Money makers

Chevron Technology Ventures launches $90 million fund

Chevron Technology Ventures' new fund will seek out "high-tech, high-growth startups." Getty Images

Houston-based Chevron Technology Ventures announced today that it's launched a new $90 million fund to focus scalable tech companies that could improve and advance Chevron's oil and gas business.

Fund VII, according to a release from CTV, will target early- to mid-stage companies and limited partnership funds.

"CTV serves as an excellent source within Chevron for new business models and novel technologies that can deliver value to the enterprise through their integration," says CTV president, Barbara Burger, in the release. "We are using venture capital as a conduit for early access to innovation and to build a pipeline of innovation for Chevron."

Chevron's last fund was a $100 million fund in June of 2018 called the Future Energy Fund, according to a release. The goals of that fund were to find solutions regarding lower carbon emissions and cleaner energy, the release states.

Chevron's venture arm has made 90 investments over its 20 years of existence and has fostered innovation inside the corporation and within the energy landscape as a whole. The firm boasts of being the longest-running continuously operating oil and gas corporate venture capital group.

According to its website, CTV's portfolio includes projects in both of its upstream and downstream businesses — including startups focusing on communications, information technologies, alternative energy, and more.

In January, CTV entered into a partnership with The Cannon to further develop the entities commitment to Houston innovation and startups.


Barbara Burger is the president of Chevron Technology Ventures.Courtesy of Chevron

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Building Houston

 
 

With fresh funding, this Houston and Canada-based company has made an acquisition. Courtesy of Validere

After raising $43 million in funding for its series B round, Validere, a commodity management platform for the energy industry, has acquired Clairifi, whose technology helps energy businesses comply with environmental and regulatory requirements. Financial terms weren’t disclosed.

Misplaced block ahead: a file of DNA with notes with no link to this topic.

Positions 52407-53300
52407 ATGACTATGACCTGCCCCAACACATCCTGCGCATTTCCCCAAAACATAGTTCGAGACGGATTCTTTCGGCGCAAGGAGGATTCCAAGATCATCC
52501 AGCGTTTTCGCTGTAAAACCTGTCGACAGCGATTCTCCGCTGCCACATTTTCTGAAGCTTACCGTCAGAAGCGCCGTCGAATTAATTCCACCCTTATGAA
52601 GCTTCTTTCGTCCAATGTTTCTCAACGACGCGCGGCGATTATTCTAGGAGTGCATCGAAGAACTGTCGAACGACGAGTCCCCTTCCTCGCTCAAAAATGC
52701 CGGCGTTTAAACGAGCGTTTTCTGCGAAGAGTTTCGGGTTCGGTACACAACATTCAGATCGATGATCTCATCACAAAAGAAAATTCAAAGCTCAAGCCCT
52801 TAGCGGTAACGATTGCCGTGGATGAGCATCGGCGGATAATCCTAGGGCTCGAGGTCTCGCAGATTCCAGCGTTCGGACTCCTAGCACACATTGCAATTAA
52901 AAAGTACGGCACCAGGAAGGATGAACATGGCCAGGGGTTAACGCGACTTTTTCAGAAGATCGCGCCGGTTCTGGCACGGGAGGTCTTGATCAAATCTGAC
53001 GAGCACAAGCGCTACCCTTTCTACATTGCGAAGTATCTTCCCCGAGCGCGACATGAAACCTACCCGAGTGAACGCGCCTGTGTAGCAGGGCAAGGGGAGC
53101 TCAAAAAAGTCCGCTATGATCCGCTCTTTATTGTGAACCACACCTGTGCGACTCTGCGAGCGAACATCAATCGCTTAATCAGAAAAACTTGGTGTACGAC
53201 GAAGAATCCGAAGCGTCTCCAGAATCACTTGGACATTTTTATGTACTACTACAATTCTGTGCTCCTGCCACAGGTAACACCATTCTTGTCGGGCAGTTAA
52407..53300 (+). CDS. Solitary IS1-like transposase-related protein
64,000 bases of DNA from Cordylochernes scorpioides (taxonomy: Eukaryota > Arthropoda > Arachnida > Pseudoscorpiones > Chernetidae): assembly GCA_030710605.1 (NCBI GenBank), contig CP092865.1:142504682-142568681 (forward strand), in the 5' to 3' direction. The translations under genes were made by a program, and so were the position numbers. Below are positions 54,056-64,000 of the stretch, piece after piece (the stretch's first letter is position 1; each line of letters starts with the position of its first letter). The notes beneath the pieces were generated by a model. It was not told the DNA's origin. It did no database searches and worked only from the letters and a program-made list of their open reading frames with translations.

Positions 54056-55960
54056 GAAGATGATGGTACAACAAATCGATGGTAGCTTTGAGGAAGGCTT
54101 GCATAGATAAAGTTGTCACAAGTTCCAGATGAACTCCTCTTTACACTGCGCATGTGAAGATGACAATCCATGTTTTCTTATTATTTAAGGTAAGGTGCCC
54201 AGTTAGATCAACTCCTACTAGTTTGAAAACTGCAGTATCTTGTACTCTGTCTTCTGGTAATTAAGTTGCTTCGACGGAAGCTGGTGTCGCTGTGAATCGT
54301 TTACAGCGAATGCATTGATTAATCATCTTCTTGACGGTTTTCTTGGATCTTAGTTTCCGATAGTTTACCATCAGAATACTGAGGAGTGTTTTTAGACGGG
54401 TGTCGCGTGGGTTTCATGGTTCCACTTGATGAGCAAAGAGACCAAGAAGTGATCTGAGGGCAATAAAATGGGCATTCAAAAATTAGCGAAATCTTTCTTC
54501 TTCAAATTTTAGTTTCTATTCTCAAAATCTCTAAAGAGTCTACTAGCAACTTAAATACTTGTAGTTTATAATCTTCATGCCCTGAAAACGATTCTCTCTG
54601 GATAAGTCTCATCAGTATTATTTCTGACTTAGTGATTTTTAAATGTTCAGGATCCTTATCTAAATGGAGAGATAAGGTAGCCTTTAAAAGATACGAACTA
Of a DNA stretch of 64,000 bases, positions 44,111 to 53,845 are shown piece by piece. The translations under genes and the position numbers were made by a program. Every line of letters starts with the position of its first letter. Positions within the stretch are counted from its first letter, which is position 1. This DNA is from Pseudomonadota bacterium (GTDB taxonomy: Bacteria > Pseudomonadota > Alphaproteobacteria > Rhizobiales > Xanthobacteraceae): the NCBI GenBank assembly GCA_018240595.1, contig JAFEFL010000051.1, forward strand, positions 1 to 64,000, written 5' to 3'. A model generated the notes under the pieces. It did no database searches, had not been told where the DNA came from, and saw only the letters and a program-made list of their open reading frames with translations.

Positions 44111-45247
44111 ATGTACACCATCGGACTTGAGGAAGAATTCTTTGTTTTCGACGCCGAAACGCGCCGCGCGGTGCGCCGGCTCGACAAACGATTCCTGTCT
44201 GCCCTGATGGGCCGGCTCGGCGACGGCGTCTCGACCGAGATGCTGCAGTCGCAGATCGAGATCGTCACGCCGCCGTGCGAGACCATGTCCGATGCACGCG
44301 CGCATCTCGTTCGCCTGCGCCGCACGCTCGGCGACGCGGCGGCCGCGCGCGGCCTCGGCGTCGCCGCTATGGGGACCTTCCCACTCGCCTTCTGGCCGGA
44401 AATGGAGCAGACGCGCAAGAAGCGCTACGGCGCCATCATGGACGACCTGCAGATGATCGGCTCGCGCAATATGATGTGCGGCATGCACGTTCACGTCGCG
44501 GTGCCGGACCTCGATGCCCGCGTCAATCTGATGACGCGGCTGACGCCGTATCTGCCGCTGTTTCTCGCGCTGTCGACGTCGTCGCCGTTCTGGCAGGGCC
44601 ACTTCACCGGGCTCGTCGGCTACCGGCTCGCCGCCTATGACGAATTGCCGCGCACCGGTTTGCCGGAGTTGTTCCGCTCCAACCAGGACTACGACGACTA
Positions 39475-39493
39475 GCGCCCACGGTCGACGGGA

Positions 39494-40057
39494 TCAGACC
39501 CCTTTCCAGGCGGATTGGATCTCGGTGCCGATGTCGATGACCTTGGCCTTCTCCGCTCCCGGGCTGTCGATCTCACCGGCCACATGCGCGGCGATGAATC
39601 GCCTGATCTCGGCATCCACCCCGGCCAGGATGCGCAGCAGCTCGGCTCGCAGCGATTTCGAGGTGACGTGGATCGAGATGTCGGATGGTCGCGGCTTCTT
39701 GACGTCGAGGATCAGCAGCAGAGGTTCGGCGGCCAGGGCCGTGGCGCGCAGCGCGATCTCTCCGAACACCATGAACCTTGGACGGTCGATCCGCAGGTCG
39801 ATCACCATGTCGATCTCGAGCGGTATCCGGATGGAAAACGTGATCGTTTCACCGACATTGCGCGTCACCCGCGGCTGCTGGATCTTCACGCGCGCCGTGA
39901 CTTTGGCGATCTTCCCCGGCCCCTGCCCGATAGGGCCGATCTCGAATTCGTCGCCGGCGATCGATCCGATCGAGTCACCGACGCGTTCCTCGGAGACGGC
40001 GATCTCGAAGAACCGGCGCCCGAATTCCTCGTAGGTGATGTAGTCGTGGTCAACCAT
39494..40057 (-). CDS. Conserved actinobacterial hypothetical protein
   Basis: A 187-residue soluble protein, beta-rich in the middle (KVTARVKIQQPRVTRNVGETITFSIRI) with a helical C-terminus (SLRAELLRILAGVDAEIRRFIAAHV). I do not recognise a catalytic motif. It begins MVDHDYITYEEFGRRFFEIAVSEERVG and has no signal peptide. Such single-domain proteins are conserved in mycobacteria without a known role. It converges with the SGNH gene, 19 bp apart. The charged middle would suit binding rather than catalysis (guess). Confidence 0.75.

The funding round was closed in March and was led by Mercuria Energy and select funds and accounts managed by BlackRock, with participation from Nova Fleet, Pioneer Fund and NGIF Cleantech Ventures, as well as existing investors, including Wing VC and Greylock Partners, according to a news release.

“Validere’s mission is to ensure human prosperity through energy that is plentiful, sustainable and efficiently delivered," says Nouman Ahmad, Validere co-founder and CEO. "We facilitate this through integrating our customers’ core business with new environmental initiatives. In order to manage the energy transition well, environmental attributes cannot be managed in a silo, they need to be integrated in the day-to-day operations and commercial decisions."

Validere is based in Calgary, Alberta, and has its United States presence based in Houston. Clairifi also is based in Calgary. According to the company, the purchase of Clairifi strengthens Validere’s ESG (environmental, social, and governance) offerings.

“Companies across the energy supply chain are often burdened by the arduous task of compliance reporting, a time-intensive process that is usually performed manually in Excel spreadsheets by costly environmental consultants,” Validere says in a news release announcing the Clairifi deal. “These issues are coupled with constantly changing environmental, social and governance (ESG) policies, as well as disorganized data, which can cause confusion over meeting reporting requirements.”

Validere says that thanks to the integration of Clairifi, businesses can easily comply with current and future regulations from the U.S. Securities and Exchange Commission (SEC), and can access a central platform to accurately measure, manage, and forecast emissions strategies.

“The implementation of costs on carbon and emission reduction requirements introduce new immediate and long-term consequences that cascade from the field to head office,” says Corey Wood, co-founder and CEO of Clairifi. “While regulatory compliance is often considered a burden on industry, requiring resources and continuous innovation, if we are well-prepared, these challenges may be used as catalysts to revive, refresh and improve.”

As part of the acquisition, Wood has joined Validere as vice president of emissions, regulatory, and carbon strategy.

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